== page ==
1 year on from the Financial Services Royal Commission; is it business as usual?
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On February 4 last year, former Chief Justice Kenneth Hayne handed down his findings from the Royal Commission into Financial Services.
Justice Hayne did not hold back in calling for change in the financial sector. “The arrangements of the past have allowed conduct of the kinds and extent described here…the damage done by that conduct to individuals and to the overall health and reputation of the financial services industry has been large,” he said.
“Saying sorry and promising not to do it again has not prevented recurrence. The time has come to decide what is to be done in response to what has happened. The financial services industry is too important to the health of the economy of the nation to allow what has happened in the past to continue or to happen again.”
Justice Hayne made 76 recommendations. The most controversial recommendation was overhauling the business model of mortgage brokers in Australia. He recommended switching to a user-pays model from the existing model where the banks pay commissions.
At the time mortgage broking stocks on the ASX tumbled and there was an uproar across the broader industry. Within weeks, the Morrison government pledged it would not change the model and the noise died down.
Meanwhile, fintechs sought to capitalise on people disillusioned with the major banks. For instance neo-lender Wisr (ASX:WZR) launched this campaign only hours after the royal commission.
A year on it seems much of the sector is thriving. For many months prior to November 2017, the Turnbull government and the Australian Banking Association resisted a royal commission. Both argued it would hurt not only the banks’ reputation but Australia’s.
On February 4, 2019, the day the findings were released, the Big 4 banks all saw a spike in share prices, but only the Commonwealth Bank sustained it — gaining 20 per cent in a year.
On the other hand, the two ASX small caps in mortgage broking were decimated as their business model was threatened. One was Mortgage Choice (ASX:MOC), which fell over 30 per cent in February last year but is now 24 per cent higher than a year ago.
The other, Yellow Brick Road (ASX:YBR), suffered too, plunging 38 per cent throughout the month of February 2019. It too has staged a recovery, but sits slightly lower than when the bombshell was dropped.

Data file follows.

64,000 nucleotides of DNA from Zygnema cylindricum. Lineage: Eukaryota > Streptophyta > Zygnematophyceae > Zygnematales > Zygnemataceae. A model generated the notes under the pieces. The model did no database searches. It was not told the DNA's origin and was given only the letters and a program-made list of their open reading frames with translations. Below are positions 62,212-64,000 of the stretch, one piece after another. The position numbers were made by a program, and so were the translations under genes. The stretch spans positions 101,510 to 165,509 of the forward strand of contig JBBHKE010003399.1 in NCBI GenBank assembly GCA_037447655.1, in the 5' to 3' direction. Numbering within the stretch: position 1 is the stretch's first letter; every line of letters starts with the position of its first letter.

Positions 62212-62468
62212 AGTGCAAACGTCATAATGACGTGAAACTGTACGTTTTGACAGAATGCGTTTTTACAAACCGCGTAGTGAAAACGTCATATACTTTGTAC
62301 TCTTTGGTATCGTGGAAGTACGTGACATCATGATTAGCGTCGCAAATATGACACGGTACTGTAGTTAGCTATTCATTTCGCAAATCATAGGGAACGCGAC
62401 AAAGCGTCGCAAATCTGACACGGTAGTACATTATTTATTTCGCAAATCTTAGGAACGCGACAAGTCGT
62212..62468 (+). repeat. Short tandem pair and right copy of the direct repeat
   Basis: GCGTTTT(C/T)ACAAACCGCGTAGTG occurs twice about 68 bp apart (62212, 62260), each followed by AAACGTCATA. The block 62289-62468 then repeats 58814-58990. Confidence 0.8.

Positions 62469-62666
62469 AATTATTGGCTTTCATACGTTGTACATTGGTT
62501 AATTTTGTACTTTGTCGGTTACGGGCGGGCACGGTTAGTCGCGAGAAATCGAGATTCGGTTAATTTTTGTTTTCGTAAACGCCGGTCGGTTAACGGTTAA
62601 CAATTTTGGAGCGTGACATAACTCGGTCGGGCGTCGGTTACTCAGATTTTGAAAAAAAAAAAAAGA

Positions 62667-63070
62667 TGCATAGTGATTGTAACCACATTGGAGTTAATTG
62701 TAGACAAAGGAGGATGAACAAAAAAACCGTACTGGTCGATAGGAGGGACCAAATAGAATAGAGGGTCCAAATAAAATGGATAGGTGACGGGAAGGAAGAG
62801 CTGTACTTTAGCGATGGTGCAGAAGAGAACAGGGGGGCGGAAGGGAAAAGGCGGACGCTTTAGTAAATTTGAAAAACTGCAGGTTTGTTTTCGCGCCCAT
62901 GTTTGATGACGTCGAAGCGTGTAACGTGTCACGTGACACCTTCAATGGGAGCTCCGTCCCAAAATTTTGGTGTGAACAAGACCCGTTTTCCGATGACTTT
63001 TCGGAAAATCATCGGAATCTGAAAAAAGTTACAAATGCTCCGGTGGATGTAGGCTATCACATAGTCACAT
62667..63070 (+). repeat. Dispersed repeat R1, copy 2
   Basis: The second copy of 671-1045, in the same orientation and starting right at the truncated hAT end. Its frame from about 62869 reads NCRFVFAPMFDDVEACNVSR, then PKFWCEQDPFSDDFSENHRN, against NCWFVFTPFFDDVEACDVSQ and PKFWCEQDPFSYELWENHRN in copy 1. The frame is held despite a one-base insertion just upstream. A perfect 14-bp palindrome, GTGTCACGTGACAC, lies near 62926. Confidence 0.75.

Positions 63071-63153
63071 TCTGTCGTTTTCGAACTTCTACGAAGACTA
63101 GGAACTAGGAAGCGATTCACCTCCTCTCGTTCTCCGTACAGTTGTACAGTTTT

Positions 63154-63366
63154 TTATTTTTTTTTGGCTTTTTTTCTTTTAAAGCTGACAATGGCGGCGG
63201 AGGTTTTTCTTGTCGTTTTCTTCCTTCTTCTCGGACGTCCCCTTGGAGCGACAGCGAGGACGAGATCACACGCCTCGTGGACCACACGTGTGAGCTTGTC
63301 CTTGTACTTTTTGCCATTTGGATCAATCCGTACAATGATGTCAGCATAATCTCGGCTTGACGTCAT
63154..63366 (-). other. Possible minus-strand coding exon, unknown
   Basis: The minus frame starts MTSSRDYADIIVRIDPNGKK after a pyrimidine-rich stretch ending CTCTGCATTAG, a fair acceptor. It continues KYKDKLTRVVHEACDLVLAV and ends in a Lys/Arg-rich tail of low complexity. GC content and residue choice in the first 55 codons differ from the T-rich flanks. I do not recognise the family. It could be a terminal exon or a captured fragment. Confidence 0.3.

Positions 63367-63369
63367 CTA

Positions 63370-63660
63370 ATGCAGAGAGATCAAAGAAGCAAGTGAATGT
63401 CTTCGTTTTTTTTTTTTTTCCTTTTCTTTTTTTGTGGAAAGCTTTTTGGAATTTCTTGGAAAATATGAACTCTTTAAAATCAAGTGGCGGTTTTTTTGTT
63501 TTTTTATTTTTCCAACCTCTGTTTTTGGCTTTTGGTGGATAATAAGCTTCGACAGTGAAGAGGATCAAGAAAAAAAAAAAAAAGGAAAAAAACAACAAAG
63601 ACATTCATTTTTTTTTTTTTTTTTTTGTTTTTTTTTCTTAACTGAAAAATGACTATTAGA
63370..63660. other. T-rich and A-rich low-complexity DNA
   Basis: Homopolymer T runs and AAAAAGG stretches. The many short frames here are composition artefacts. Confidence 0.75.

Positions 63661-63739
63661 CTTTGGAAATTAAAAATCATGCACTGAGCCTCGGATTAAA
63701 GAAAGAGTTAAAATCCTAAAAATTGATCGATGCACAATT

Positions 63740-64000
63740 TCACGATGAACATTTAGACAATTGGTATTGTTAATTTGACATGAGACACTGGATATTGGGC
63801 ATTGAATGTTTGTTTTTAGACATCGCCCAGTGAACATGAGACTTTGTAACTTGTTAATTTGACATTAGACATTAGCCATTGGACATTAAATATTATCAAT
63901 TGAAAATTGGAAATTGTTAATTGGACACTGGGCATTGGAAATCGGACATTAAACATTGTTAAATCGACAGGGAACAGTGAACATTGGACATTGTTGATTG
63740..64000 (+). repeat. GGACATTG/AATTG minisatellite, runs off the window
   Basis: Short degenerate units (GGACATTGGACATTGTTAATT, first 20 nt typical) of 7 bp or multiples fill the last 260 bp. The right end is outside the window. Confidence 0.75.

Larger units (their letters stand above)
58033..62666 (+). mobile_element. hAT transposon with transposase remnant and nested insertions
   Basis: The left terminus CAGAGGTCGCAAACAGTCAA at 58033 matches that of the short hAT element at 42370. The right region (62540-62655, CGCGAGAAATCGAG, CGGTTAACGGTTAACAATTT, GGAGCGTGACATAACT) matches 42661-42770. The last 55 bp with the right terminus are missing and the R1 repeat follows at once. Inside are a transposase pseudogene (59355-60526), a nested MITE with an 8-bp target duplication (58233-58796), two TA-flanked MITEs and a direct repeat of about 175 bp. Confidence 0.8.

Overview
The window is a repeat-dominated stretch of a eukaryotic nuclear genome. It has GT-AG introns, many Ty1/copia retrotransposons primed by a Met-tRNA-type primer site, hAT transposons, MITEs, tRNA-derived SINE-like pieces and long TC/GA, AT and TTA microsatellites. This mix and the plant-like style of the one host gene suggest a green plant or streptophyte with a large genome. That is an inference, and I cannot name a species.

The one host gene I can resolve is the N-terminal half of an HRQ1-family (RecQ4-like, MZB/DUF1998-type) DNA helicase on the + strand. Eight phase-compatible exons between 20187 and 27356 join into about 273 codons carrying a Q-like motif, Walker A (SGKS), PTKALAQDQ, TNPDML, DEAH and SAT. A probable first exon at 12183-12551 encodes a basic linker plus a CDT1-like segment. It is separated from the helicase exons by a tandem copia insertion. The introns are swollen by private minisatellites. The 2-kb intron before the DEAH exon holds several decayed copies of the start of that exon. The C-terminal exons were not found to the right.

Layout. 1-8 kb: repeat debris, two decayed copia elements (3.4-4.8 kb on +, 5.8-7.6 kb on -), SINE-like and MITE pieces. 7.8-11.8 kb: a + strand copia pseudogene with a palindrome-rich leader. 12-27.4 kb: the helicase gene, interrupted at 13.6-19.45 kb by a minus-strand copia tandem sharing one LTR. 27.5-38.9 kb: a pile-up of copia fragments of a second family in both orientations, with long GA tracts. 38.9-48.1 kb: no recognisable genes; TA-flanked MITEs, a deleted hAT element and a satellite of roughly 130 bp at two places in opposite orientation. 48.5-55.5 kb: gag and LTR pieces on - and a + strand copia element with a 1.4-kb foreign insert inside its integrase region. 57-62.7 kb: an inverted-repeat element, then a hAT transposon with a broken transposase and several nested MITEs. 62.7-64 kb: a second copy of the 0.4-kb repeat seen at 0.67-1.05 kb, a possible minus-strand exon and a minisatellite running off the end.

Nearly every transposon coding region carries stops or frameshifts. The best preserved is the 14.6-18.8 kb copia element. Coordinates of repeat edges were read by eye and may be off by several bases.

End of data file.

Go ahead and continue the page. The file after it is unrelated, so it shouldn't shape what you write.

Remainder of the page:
In August, a third company joined the ASX ranks — Australian Financial Group (ASX:AFG), which merged with Connective Group. Since mid-August the debutante has joined these other small caps in advancing and is now up over 20 per cent.
As for the broader financial small cap sector on the ASX, it is up 25 per cent overall from a year ago but there is a wide range in performance.
Many of the top performers are fintechs. Wisr tops the list, having surged over 400 per cent in 12 months.
However there is no enough evidence to suggest customers have shifted away from the big banks en-masse as inevitably fintechs have been hoping for.
While small caps were hit harder than the big banks, misconduct in the latter was why the royal commission was called.
Some of these, particularly AMP (ASX:AMP), have not recovered from the share price decimation suffered during the commission. AMP shed two thirds of its value in two years and 28 per cent in the last 12 months.
On one hand it seems some change has happened. Institutions have taken action such as tightening credit standards for borrowers and undertaking fire sales on financial planners. They also adopted the new Banking Code of Practice and abolished sales-based incentives for front-line staff.
“One year on from the delivery of his [Justice Hayne’s] final report, a great deal of work has been completed to fulfil to this commitment,” Australian Banking Association CEO Anna Bligh said last week.
However, there is just as much evidence to suggest not enough change has happened and Bligh admitted,”the industry knows there is still much work to be done to earn back the trust of the Australian people”.
The government admitted it has only implemented 16 of the 76 recommendations. Although Treasurer Josh Frydenberg promised all recommendations requiring legislation will have at least been introduced into parliament in 2020.
In 2019, a fresh wave of scandals emerged, particularly AUSTRAC’s allegations against Westpac on breaches of anti-money laundering laws.
Many individual victims of banking misconduct claim they are still yet to receive recourse and banks are bracing themselves for lawsuits.
Yesterday, small business and family enterprise ombudsman Kate Carnell accused the banks of “passing on their punishment to small businesses”.
She was particularly critical of the fact that the code only protected small business borrowing up to $3m, which excludes many capital intensive businesses.
“Banks and financial institutions still have a long way to go if they are serious about repairing their relationship with small businesses,” Carnell said.